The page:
Even in Illinois, the intermediate appellate courts do not agree on the question and the state supreme court has not resolved the conflict. See, e.g., People v. Kizer, 318 Ill App 3d 238, 741 NE2d 1103 (2000), appeal den, 195 Ill 2d 588, 755 NE2d 480 (2001), cert den, 534 US 1029 (2001) (decision of first district, first division, disagreeing with Beachem and concluding that Apprendi does not apply retroactively on collateral review); People v. Gholston, 332 Ill App 3d 179, 772 NE2d 880 (2002), appeal pending (decision of first district, fourth division, following Kizer and summarizing the split among Illinois courts).
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8. See also Ring v. Arizona, 536 US ___, ___ n 7, 122 S Ct 2428, 2443 n 7, 153 L Ed 2d 556 (2002) (declining to reach state's argument that Apprendi error was harmless; remanding instead to the state court for further proceedings; noting that "the Court ordinarily leaves it to lower courts to pass on the harmlessness of error in the first instance"); 122 S Ct at 2448-50 (O'Connor, J., dissenting) (disagreeing that an Apprendi error occurred, but noting likelihood that such errors will prove harmless).
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9. In his opinion beginning at 401 US at 675, Justice Harlan concurs in the judgment in Mackey, but also dissents from Williams v. United States, 401 US 646, 91 S Ct 1148, 28 L Ed 2d 388 (1970), and concurs in the judgment in Elkanich v. United States, decided in the same opinion with Williams. For ease of reference, we refer to Justice Harlan's opinion in those cases as a "dissent." All citations to Mackey in this opinion are to Justice Harlan's opinion as described above.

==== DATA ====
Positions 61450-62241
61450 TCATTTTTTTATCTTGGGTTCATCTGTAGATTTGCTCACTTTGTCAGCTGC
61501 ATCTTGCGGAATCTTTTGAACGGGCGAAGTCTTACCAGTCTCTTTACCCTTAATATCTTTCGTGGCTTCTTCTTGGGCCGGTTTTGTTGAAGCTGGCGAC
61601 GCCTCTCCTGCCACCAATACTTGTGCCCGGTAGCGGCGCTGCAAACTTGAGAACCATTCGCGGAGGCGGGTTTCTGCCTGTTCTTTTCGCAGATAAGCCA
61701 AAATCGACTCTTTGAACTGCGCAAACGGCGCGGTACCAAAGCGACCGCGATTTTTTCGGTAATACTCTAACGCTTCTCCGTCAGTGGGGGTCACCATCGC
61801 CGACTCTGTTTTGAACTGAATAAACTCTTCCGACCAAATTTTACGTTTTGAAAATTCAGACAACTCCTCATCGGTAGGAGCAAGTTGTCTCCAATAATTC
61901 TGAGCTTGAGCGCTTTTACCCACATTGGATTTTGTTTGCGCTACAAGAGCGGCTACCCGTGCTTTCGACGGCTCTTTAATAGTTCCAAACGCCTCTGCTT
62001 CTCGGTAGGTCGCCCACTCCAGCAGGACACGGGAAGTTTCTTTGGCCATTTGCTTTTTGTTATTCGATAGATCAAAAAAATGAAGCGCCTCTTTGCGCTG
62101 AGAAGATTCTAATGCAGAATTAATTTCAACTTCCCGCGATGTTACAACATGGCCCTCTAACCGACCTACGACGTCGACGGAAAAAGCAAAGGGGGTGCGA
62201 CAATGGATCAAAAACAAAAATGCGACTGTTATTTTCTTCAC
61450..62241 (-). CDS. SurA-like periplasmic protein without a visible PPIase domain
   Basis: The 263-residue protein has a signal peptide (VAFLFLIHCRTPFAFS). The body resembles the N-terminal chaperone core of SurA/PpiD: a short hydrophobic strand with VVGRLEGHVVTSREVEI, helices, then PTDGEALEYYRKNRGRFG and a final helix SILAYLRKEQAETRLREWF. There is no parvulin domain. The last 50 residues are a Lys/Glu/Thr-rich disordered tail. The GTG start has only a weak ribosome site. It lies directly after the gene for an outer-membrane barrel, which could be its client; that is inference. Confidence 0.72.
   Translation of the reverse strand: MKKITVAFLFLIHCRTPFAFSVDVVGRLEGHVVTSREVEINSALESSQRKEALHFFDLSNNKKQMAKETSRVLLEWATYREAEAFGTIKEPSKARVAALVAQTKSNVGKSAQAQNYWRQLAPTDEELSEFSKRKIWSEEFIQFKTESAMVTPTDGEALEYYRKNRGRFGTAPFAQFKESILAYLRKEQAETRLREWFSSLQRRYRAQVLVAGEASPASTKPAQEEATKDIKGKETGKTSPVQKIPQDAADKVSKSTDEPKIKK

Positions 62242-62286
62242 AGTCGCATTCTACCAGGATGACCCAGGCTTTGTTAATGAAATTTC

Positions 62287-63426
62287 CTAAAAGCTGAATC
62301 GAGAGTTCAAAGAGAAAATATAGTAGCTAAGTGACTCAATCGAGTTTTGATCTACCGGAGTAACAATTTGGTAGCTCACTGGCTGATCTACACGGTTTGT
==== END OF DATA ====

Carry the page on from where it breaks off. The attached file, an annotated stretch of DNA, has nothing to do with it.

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10. That is not to say that state post-conviction statutes have no constitutional underpinnings. Article I, section 23, of the Oregon Constitution provides that "[t]he privilege of the writ of habeas corpus shall not be suspended unless in case of rebellion, or invasion the public safety require it." ORS 34.330(3), in turn, provides that a person who is eligible to obtain post-conviction relief pursuant to ORS 138.510 to 138.680 may not prosecute a writ of habeas corpus. Thus, post-conviction proceedings do indirectly provide remedies that are mandated by the state constitution.
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11. The majority also does not explain why, if Fair is controlling, it is not using the Linkletter standard followed in that case, rather than the Teague standard that came much later. The majority offers no support for its implicit proposition that Oregon appellate courts, when choosing to follow nonbinding United States Supreme Court precedent, necessarily abandon those analyses when the Court does, and somehow prospectively adopt the Court's subsequent analyses on a subject. Yet that is exactly what the majority does here, in concluding that case law that predates Teague decrees that we apply the test announced in Teague.